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Date: 01/22/2018
Emily Wojcik

A portfolio of Tracey Physioc Brockett's "Daily Tangles" series can be seen here or in our Winter 2017 issue, Vol. 58, Issue 4.

Tell us about one of the first pieces you created.
I have been painting and drawing my whole life, though I was banned from finger-painting in kindergarten, because it was all I wanted to do. I came from an artistic family, and was always encouraged, though it was made clear to me that it was not a career path that I should take seriously.

What artist(s) or works have influenced you?
I gravitate to abstraction that has an emotional component. There are so many amazing artists living and dead who have influenced me but...

Date: 01/18/2018
Emily Wojcik

On the night of his execution, Bartolomeo Vanzetti, immigrant
from Italia, fishmonger, anarchist, shook the hand of
      Warden Hendry
and thanked him for everything. I wish to forgive some
     people for what
they are now doing to me, said Vanzetti, blindfolded,
     trapped down
to the chair that would shoot two thousand volts
     through his body.
from "I Now Pronounce You Dead," Winter 2017

Tell us about one of the first pieces you wrote.
I wrote my first poem when I was fifteen. My tenth-grade English teacher asked us to create our own version of The New Yorker. Keep in mind that we were all New Yorkers, but this was a very different New York. We passed the magazine, hand to hand, section by section...

Date: 01/16/2018
Emily Wojcik

"I wouldn’t tell any of the guys this, they’d never let me live it down if they knew, but I threw up in the bushes after seeing what they did to that girl in the basement. That’s like a real pussy thing to do, right?"from "Players," in Winter 2017 (Volume 58, Issue 4)

Tell us about one of the first pieces you wrote.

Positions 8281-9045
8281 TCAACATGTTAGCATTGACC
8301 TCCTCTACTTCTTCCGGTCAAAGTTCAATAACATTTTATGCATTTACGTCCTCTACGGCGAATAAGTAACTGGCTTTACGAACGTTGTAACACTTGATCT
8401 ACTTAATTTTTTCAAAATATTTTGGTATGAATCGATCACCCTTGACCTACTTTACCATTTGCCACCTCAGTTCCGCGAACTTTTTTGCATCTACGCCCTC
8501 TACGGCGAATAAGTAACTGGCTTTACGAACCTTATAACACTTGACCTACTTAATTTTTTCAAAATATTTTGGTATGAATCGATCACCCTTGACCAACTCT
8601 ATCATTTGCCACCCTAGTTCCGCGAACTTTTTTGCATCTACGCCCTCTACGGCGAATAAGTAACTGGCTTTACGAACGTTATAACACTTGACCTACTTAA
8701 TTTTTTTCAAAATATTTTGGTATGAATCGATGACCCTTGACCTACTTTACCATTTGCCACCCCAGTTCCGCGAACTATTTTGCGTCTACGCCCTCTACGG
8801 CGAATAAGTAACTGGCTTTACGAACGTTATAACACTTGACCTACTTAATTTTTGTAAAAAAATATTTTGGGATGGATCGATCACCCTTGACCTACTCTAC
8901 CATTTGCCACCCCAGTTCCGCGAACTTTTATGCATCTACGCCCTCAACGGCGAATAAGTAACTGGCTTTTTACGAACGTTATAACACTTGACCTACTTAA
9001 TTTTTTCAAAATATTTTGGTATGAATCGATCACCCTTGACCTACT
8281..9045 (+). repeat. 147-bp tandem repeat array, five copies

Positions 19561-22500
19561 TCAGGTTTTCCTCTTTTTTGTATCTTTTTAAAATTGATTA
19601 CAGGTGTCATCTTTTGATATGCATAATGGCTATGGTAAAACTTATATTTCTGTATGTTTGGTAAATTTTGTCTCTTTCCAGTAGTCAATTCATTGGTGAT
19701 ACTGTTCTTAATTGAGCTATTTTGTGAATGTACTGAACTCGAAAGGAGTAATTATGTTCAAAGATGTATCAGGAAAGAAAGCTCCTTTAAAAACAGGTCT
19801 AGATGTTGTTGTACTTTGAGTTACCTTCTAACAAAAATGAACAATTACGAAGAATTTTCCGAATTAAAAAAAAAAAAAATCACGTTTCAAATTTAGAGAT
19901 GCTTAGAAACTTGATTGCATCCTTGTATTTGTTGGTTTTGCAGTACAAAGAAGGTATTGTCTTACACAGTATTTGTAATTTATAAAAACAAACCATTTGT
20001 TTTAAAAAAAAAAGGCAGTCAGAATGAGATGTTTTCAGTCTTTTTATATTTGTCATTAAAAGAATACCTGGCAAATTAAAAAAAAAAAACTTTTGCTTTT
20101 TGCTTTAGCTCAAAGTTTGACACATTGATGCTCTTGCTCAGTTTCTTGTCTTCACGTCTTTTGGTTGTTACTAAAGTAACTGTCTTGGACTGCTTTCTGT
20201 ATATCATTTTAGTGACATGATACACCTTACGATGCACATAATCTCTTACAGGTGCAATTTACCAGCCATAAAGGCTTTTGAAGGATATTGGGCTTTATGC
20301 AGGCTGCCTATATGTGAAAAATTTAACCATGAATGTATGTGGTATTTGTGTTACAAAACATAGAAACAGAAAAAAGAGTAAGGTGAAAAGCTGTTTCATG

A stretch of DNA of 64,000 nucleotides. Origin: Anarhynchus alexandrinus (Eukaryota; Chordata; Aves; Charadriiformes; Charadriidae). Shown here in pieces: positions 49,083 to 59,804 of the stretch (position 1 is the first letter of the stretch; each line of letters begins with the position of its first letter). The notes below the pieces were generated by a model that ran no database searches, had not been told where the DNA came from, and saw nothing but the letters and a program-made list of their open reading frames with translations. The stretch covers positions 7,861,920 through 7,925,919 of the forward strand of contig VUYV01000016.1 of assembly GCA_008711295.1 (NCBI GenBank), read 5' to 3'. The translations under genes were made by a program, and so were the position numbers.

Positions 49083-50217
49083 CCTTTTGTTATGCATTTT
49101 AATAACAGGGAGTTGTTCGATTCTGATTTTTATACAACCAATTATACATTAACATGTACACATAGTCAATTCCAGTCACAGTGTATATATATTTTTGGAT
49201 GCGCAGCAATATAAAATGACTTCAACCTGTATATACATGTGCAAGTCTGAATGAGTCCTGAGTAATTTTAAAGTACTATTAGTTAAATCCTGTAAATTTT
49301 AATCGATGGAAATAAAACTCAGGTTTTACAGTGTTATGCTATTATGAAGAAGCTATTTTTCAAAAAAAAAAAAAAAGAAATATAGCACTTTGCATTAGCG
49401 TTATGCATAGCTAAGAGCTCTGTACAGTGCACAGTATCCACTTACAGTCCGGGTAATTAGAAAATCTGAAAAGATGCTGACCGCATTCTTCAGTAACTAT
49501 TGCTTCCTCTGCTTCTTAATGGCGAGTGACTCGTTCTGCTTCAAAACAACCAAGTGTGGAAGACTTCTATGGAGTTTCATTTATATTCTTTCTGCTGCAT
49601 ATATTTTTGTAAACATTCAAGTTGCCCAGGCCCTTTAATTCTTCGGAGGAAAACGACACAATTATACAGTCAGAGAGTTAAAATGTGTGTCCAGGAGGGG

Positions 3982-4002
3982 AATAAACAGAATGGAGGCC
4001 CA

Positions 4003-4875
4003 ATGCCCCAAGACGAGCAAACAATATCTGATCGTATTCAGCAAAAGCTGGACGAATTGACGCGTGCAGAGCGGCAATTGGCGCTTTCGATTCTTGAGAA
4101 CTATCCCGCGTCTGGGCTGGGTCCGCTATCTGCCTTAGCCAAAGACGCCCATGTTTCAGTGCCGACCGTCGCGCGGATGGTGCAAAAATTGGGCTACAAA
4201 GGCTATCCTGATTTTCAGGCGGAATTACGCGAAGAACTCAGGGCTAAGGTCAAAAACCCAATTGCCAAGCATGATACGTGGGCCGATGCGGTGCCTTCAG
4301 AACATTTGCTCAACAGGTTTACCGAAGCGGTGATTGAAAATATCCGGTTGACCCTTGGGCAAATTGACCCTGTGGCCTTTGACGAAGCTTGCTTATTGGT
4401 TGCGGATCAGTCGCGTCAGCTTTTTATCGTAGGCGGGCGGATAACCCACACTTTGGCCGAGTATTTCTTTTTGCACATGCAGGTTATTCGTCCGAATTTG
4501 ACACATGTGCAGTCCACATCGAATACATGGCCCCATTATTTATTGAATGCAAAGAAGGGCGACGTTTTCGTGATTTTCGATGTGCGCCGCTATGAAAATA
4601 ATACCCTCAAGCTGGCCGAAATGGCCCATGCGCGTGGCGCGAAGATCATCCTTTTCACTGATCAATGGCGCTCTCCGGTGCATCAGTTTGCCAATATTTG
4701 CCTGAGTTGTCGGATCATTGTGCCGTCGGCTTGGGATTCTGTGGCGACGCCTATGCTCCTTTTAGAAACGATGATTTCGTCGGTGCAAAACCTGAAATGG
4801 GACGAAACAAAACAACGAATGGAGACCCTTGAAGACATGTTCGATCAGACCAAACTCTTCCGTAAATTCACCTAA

I can’t say I remember much of anything about my earlier pieces, but here are two things I do recall: my paternal grandfather, before he died, showed me two poems I wrote for him and my grandmother for their birthdays, and in the fifth grade, I won a poetry contest for a poem I wrote called “My Wish.” My teacher asked all of us to write a poem and mine was about wishing for everyone “to have a home to go to” and “people to take care of them.” The...

Date: 01/11/2018
Emily Wojcik

It’s not indispensable, poet, that you write it.
Your elegy.
You won’t help her die by doing so.
You won’t bury her more.
If anything you’ll unearth her. A foot
among clods of humus in the Wax Museum.

from "To the Nicaraguan Poet Francisco Valle, Exhorting Him to Not Write His Corresponding Elegy to Alejandra Pizarnik," by Carlos Martínez Rivas, translated by Carlos F. Grigsby (Winter 2017)

Tell us about one of the first pieces you translated.
I’m struggling to remember this, but it was most likely one of my own poems, so someone who didn’t speak Spanish (I mostly write poetry in Spanish) could read it.

What writer(s) or works...

Date: 01/08/2018
Emily Wojcik

"I secure my head scarf and get out of the car. My driver, Latif, is with me; women don’t drive here. Months ago, when Latif met me at the airport, I told him I came to Kabul to teach English. His eyes brightened and his eyebrows lifted, 'Ah, my granddaughter wants to be a teacher,' he said."
from "Orphanage in Kabul," Winter 2017 (Volume 58, Issue 4)

Tell us about the first piece you wrote.
I wrote my first piece when I was fifteen. It was about an eighty-five-year-old neighbor who would sit outside on her porch in the same wooden chair everyday and keep watch over all the neighborhood happenings. My high school English teacher, Susan Pascucci, encouraged me to write. I’m very grateful to her. She believed in me and that made a difference...

Date: 01/02/2018
Emily Wojcik